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Coronavirus Q&A Part 4

Answers to Legal Questions During a Pandemic

Adjusting to life during the Coronavirus pandemic has been a challenge, but thousands of community managers, volunteer board members, and business partners continue their dedication to serving communities throughout California. The following are questions that we continue to receive from our clients and our recommendations for dealing with these ongoing issues. Please note, this is the best advice available to us as of the time this article was written, but things change daily. Please check with one of our attorneys or your own independent legal counsel before implementing any new policies or procedures.

“What is the best option for handling annual membership meetings and regular board meetings while the social distancing orders are in place?”

As you will recall, our original recommendation was to postpone all non-essential board meetings and membership meetings. Corporations Code 7510 allows the board to suspend the annual membership meeting for up to 60 days after the date designated in the governing documents, or to within 15 months of the association’s last annual meeting. As we are now entering the third month of lockdowns due to the COVID-19 pandemic, and it’s clear that social distancing is going to be the new normal for the foreseeable future, it’s time to reconsider that strategy if you haven’t already.

We recommend holding virtual meetings, as authorized by Civil Code 4090(b). The problem inherent with this approach is that the statute requires that the notice of the teleconference meeting must identify at least one physical location that members of the association may attend and observe the meeting. Thus, an association cannot concurrently comply with both the Civil Code and the “stay home” order. A reasonable compromise is to hold teleconference meetings without designating a physical location for members to attend. Instead, we recommend that the association should do everything it is capable of doing to provide the members with the ability to “attend” the meeting remotely. This may include a teleconference call in number and/or a video conference link on the notice of the meeting so the members may attend by phone or video conference services such as Zoom.  Other than not designating a physical location, these meetings should fully comply with all other requirements of the Open Meeting Act, including providing a member forum.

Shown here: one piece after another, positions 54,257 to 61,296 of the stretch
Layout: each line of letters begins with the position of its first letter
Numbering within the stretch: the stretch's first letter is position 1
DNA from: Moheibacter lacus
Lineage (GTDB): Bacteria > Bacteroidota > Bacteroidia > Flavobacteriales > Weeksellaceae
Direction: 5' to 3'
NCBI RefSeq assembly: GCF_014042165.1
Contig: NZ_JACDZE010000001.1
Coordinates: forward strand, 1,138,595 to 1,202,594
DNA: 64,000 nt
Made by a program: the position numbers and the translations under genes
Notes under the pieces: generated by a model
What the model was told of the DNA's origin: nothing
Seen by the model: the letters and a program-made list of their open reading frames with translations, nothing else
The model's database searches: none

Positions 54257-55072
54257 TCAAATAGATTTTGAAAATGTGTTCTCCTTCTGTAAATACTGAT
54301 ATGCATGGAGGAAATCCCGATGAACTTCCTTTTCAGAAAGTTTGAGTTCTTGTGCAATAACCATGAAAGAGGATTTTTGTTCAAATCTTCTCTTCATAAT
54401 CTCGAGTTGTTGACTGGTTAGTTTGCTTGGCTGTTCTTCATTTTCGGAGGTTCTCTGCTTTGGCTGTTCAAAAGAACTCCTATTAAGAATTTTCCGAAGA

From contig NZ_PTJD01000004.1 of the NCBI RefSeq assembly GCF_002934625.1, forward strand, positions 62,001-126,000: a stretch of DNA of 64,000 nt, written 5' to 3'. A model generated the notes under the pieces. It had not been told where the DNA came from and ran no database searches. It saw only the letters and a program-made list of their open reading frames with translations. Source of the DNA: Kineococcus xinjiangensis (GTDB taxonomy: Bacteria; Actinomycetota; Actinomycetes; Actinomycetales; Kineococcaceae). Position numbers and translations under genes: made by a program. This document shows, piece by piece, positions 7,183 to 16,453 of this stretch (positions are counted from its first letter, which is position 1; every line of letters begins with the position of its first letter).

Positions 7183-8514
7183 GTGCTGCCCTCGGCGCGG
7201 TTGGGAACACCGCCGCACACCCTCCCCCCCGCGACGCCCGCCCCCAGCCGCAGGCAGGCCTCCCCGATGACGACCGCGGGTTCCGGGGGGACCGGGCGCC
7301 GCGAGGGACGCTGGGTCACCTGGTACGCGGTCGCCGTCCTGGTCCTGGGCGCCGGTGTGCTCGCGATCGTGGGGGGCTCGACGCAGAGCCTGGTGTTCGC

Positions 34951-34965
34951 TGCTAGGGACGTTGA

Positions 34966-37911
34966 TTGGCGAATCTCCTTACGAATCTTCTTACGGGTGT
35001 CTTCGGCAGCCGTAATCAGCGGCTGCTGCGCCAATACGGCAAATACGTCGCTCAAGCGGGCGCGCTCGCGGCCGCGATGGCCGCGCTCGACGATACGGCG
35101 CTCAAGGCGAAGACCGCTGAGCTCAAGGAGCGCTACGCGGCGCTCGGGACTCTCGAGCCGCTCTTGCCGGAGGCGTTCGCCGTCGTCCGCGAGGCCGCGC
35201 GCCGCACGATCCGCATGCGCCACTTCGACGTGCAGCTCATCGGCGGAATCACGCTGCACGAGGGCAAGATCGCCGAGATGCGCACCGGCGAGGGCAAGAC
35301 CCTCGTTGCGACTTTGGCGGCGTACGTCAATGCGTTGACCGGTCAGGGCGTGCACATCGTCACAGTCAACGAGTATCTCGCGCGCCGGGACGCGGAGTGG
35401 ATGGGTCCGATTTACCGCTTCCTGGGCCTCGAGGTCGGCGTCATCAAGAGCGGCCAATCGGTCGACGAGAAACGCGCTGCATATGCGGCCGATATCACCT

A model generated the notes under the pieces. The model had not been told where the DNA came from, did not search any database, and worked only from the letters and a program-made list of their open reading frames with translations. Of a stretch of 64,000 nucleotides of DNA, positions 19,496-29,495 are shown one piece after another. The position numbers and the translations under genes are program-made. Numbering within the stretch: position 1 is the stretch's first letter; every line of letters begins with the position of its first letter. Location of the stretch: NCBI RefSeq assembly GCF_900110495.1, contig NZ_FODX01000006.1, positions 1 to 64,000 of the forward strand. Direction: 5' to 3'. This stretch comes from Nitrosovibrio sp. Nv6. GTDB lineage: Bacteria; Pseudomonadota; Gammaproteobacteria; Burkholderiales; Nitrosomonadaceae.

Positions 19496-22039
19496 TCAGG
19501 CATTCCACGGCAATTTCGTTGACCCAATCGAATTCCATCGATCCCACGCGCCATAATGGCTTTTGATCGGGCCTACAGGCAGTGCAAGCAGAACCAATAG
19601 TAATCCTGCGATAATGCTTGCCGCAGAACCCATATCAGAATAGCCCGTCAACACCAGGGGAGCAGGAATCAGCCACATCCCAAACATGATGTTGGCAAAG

To add a layer of protection, we recommend that boards formally adopt a resolution temporarily suspending all in-person meetings and adopt a policy on teleconference and video conference meetings. Our office prepares these resolutions and policies for our clients for a low flat-fee. Please feel free to contact us for more information.

“We have many homeowners who are out of work and the board wants to help alleviate the hardship. What are our options?”

The board of directors has a legal obligation to collect regular and special assessments sufficient to perform its obligations. Likewise, the members of your communities have a legal obligation to pay those assessments. COVID-19 has not changed the fact that assessments are the only revenue source for the association or the fact that the association has ongoing duties and obligations imposed by law and their governing documents. As unfortunate as it sounds, homeowner associations simply are not in the business of providing financial assistance to their members.

Boards should therefore continue to accurately account for the money owed and take all steps necessary to collect delinquent assessment debt. Specifically, this means sending pre-lien letters to delinquent homeowners at the earliest date allowed pursuant to the Association’s collection policy, and subsequently recording a lien to secure the debt, even though enforcement of that lien through foreclosure may currently be stayed. With that said, boards may want to give additional consideration to approving payment plans and perhaps agree to longer repayment periods than normal. Additionally, soft costs, such as interest and late fees, which do not affect an association’s budget, can be forgiven if the member is making good faith efforts to become current.

With delinquencies on the rise we can also expect to see an increase in bankruptcy filings in the near future. Now would be an ideal time for boards to review their collection policy and standards for payment plans to ensure they are compliant and in the best interest of the association. Our office would be happy to review and revise these documents as needed. Please contact us for more information.